Curator's Corner

Beauty in Syria and Egypt

By Karl Cole, posted on Aug 26, 2013

Considering the unfortunate circumstances in Syria and Egypt presently, I thought I would present some art from that region to show what beautiful things have come out of Syria and Egypt.

I often wonder if troubles in the Middle East don’t stem from the fact that the borders of “countries” of Islam were so fluid historically. They were only established in the 1800s and 1900s as the result of European colonization. This mosque lamp is a perfect example of the fluidity of influence of certain periods of ruling dynasties that spanned large sections of the Middle East. How can one make borders for one country that for centuries has experienced multiple cultural, linguistic, and artistic impacts?


Syria, Mosque Lamp, 1300s.
SyriaMosque Lamp, 1300s. Blown glass with enamel and gold leaf decoration, height: 7" (18 cm). © Brooklyn Museum, Brooklyn, NY. (BMA-2212)


The Mamluk dynasty controlled most of Egypt, western Saudi Arabia, and the west coast of the Middle East from ca. 1250 to 1517. Because imagery of humans or animals was discouraged by the Qur’an (the Muslim holy book), decorative arts with non-figurative designs flourished during the middle period in art of Islamic countries (ca. 1000–1400).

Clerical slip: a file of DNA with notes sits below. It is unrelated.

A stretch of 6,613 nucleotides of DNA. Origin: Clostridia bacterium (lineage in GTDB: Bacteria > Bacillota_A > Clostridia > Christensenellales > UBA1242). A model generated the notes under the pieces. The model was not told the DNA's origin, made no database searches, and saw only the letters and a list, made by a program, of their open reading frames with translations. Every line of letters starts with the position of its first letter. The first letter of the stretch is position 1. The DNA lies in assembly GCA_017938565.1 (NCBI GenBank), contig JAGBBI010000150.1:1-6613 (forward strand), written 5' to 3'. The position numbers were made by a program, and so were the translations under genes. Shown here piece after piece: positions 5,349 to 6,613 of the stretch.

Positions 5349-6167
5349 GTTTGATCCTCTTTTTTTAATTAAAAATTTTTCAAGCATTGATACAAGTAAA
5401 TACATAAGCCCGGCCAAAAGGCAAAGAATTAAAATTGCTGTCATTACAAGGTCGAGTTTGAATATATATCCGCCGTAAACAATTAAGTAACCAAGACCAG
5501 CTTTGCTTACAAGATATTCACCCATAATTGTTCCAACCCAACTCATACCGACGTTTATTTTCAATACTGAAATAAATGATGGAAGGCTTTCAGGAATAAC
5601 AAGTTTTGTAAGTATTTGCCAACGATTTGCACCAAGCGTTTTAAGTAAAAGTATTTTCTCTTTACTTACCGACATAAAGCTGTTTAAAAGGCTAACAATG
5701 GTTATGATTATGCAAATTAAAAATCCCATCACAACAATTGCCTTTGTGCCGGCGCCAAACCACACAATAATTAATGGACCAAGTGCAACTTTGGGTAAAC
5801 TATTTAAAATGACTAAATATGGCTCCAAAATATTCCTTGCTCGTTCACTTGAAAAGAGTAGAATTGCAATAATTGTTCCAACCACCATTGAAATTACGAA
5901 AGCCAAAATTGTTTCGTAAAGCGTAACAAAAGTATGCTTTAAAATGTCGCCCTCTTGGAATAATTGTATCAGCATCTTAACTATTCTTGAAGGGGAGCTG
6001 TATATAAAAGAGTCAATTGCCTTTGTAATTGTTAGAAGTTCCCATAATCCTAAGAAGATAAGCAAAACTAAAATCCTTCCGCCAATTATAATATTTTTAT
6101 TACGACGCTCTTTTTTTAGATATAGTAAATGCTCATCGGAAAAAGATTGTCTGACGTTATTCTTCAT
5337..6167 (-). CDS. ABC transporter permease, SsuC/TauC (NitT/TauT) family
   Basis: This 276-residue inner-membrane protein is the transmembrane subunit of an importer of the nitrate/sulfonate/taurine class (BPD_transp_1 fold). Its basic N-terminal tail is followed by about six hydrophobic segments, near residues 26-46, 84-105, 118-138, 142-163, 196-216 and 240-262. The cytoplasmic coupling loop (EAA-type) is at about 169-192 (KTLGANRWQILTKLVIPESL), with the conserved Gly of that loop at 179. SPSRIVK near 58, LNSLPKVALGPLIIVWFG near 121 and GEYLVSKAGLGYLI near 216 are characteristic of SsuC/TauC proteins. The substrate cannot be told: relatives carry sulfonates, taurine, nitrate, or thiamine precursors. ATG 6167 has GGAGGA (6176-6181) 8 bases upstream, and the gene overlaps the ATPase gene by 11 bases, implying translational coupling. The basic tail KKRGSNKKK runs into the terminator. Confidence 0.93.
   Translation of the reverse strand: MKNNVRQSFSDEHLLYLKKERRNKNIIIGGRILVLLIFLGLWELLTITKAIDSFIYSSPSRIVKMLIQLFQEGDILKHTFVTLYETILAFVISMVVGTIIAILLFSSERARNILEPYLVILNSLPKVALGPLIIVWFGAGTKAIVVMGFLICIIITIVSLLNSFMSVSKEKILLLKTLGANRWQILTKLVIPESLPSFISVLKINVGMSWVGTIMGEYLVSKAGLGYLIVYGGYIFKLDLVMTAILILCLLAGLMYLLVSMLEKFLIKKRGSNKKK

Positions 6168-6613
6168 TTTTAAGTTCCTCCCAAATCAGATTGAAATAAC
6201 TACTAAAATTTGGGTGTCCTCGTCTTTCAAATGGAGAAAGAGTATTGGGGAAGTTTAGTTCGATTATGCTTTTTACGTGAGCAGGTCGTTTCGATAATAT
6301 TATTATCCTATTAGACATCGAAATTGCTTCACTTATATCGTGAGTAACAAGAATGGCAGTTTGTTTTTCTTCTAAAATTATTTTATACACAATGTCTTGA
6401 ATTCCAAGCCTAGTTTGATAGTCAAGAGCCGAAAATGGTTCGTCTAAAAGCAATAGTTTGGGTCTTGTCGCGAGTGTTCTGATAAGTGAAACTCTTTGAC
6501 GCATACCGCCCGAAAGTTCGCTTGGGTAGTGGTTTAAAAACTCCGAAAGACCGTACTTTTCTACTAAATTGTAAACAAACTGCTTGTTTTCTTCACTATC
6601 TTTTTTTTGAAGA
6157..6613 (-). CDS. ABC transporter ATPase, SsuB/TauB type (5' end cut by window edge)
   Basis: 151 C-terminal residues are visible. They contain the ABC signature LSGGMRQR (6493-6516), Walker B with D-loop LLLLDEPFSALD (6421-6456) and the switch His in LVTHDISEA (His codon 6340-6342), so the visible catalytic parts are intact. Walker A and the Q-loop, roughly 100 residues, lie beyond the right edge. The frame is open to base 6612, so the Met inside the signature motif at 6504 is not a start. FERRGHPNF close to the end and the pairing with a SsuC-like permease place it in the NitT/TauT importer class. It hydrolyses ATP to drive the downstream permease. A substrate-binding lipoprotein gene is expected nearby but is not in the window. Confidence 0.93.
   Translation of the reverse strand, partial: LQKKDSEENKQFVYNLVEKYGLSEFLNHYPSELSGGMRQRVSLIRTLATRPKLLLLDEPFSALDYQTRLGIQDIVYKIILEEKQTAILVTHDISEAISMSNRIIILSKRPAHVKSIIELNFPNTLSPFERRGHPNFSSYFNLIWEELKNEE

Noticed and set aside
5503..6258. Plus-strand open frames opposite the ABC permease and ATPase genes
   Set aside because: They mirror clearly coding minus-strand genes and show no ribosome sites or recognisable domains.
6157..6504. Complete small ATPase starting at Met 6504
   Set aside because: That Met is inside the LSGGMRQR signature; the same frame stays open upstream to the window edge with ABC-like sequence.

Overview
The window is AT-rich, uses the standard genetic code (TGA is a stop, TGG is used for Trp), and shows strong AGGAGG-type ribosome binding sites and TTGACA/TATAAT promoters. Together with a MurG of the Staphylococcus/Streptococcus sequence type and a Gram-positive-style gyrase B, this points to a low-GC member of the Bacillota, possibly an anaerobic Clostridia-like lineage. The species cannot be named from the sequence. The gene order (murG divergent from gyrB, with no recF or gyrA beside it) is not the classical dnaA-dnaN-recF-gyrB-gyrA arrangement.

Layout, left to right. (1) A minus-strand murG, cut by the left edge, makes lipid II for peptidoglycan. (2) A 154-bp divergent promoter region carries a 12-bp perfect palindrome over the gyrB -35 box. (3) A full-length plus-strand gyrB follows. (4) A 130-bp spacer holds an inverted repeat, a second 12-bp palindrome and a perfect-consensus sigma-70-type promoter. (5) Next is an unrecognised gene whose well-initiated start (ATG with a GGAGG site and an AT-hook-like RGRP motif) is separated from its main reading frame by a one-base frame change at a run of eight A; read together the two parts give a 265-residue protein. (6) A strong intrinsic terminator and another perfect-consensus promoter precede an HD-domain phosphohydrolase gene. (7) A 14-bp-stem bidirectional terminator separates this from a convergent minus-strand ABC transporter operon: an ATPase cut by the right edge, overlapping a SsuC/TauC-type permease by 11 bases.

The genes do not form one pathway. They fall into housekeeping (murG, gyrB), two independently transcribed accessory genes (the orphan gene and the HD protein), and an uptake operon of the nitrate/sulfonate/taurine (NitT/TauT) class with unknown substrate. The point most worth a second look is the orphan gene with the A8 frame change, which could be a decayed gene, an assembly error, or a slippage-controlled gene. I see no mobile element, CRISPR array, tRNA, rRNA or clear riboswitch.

Blown glass objects decorated with gold leaf and enamel reached their most refined point during the Mamluk period.

Glass-blowing had been an established art form in the Middle East, and especially Egypt, since the 3rd millennium (2000s) BCE. The art form itself is thought to have originated in the Middle East. The foot and the body of this vessel were blown separately, the foot being attached to the bowl while it was still molten. Vessels such as this lamp were hung from the ceiling of mosques, mausoleums, and palaces from chains. The glow of such a lamp symbolized divine light, the eternal presence of God. Often such lamps were decorated with calligraphy that quoted the Qur’an.

The sophisticated glass art of Egypt, and subsequently Syria, was a major influence on the growing industry of glass blowing in Venice at the time. Venice was one of the major ports for trade with countries in the Islamic world, and countries of Islamic faith exported glass wares such as vases, candle holders, bowls, and lamps. This lamp is unique as it is one of the few still containing its original wick.


 Unknown artist, Mamluk Period, Egypt, Mosque Lamp, 1310–1320.
Unknown artist, Mamluk Period, EgyptMosque Lamp, 1310–1320. Mold-blown glass, enameled, and gilt; height: 10 7/8" (27.5 cm), diameter: 7 7/8" (20 cm). © Museum of Fine Arts, Boston. (MFAB-1388)


Check out another mosque lamp, this one from Egypt. The inscription in Thuluth script attributes this vessel as a donation for a fortress-monastery by the official Karim al-Din.


Correlations to Davis programs: A Personal Journey: 4.5; A Global Pursuit: 3.1; The Visual Experience: 10.9, 14.2; Exploring Visual Design: 1; Discovering Art History: 4.7